LIVERMORE, Calif. - The world's largest fast-growth crystal,weighing in at 701 pounds, has been grown by researchers at the U.S.Department of Energy's Lawrence Livermore National Laboratory.
The pyramid-shaped KDP (potassium dihydrogen phosphate) crystalmeasures approximately 26 inches by 21 inches by 23 inches high. Itwas grown in a record 52 days using a special rapid-growth techniquethat delivers twice the yield originally projected.
The enormous crystal will be sliced into plates for use in theNational Ignition Facility (NIF), a giant laser under construction atLawrence Livermore. The crystal plates (1/2 inch thick and 16-1/2inches square) will be used to convert the laser's infrared lightbeams to ultraviolet light just before the beams strike the lasertarget.
The National Ignition Facility, whose primary purpose will be tohelp maintain the safety and reliability of the nation's nuclearweapons stockpile, will require as many as 600 crystal plates.
Based upon a Russian technique pioneered by Natalia Zaitseva, nowat Livermore, the Lab's improved rapid-growth process begins with asynthetic, thumbnail-sized seed crystal placed inside a six-foot-hightank filled with nearly a metric ton of supersaturated KDP solutionat 150 degrees Fahrenheit. The temperature is gradually decreased tomaintain supersaturation as the growing crystal extracts salt fromthe solution.
The record size of the latest crystal was achieved by giving thesolution a transfusion of additional salt though a device called acontinuous filtration system, which helps maintain crystalquality.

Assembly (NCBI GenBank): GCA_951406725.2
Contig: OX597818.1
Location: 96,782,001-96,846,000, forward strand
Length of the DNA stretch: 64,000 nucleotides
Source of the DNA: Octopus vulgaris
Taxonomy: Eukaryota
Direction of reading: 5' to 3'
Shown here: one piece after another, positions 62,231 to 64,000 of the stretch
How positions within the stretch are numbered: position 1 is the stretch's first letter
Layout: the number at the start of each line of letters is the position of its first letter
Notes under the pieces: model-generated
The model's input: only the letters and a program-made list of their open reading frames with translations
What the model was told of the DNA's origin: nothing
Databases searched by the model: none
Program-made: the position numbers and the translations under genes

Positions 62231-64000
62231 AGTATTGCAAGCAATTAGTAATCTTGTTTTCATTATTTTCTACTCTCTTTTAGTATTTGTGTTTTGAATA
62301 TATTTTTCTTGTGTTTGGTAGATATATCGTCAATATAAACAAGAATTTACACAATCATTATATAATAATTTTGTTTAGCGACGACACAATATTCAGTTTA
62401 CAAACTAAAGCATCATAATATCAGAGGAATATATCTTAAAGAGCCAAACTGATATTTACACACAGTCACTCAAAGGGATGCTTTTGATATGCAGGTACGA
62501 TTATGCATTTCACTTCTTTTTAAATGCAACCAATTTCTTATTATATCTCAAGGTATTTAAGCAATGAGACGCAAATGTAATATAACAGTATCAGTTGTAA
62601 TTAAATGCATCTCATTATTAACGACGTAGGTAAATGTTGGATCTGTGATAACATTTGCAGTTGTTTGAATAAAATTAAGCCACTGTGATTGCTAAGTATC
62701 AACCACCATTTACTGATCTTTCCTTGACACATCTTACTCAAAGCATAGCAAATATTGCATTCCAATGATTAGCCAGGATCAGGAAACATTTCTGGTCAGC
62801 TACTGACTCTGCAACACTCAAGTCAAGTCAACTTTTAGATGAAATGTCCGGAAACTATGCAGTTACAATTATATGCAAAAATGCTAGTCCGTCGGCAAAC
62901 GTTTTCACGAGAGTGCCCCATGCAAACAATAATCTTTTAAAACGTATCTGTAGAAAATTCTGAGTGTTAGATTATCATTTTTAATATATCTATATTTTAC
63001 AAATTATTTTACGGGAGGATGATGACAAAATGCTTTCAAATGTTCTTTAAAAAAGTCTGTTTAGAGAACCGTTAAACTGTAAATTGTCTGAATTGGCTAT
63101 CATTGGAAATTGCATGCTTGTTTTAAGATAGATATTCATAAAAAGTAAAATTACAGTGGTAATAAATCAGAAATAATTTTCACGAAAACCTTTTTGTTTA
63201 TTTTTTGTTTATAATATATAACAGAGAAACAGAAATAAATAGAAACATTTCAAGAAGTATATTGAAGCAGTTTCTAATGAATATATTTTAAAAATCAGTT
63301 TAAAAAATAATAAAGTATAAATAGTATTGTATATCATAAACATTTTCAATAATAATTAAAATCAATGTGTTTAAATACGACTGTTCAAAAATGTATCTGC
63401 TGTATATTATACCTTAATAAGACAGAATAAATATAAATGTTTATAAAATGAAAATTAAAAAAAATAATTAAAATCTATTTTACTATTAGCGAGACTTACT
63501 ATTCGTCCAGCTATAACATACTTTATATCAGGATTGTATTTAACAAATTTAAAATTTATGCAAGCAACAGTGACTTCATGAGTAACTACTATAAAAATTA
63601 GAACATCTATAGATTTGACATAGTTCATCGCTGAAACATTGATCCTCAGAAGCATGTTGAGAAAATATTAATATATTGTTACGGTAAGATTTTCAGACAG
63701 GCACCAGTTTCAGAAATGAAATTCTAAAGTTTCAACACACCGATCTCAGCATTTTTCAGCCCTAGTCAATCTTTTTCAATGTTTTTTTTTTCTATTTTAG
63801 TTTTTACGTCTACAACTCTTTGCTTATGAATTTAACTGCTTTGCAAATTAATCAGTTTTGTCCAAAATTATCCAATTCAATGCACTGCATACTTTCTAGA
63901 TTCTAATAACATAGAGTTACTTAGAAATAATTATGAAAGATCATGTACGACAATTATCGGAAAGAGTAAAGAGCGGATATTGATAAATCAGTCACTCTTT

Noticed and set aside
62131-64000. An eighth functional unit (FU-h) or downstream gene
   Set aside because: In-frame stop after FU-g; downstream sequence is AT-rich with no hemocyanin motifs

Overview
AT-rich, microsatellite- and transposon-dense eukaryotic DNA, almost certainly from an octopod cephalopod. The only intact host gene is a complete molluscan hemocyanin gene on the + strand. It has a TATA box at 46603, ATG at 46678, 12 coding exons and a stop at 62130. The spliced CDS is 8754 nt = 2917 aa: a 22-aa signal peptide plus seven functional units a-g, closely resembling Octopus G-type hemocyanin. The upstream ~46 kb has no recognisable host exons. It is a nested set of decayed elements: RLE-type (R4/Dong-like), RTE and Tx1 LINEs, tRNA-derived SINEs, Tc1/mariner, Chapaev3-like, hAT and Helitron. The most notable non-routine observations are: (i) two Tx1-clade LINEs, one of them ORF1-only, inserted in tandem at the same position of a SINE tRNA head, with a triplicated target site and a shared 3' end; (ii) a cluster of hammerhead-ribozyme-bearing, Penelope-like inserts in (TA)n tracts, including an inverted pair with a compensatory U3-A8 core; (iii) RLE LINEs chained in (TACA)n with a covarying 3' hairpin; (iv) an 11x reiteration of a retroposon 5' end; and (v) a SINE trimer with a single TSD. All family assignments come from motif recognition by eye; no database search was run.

"This technique offers the possibility of producing even largerand higher quality crystals in the future," said Ruth Hawley-Fedder,group leader for the Livermore crystal growing team. "Our newestrecordholder could have grown even larger, but we simply ran out ofroom in our growth tank."
The improved technique has been shared with commercial crystalsuppliers who are producing crystals for NIF. About half the requiredcrystals have been produced.
"Ruth and her team brought large-scale rapid-growth technology tothe reliability needed to realize savings of millions of dollars forboth construction and later operation of NIF," said Alan Burnham,deputy system manager for NIF final optics.
The previous crystal record-holder weighed 650 pounds. It was alsoproduced at Livermore, using an earlier variant of the rapid-growthtechnique.
Founded in 1952, Lawrence Livermore National Laboratory is anational security laboratory, with a mission to ensure nationalsecurity and apply science and technology to the important issues ofour time. Lawrence Livermore National Laboratory is managed by theUniversity of California for the U.S. Department of Energy.
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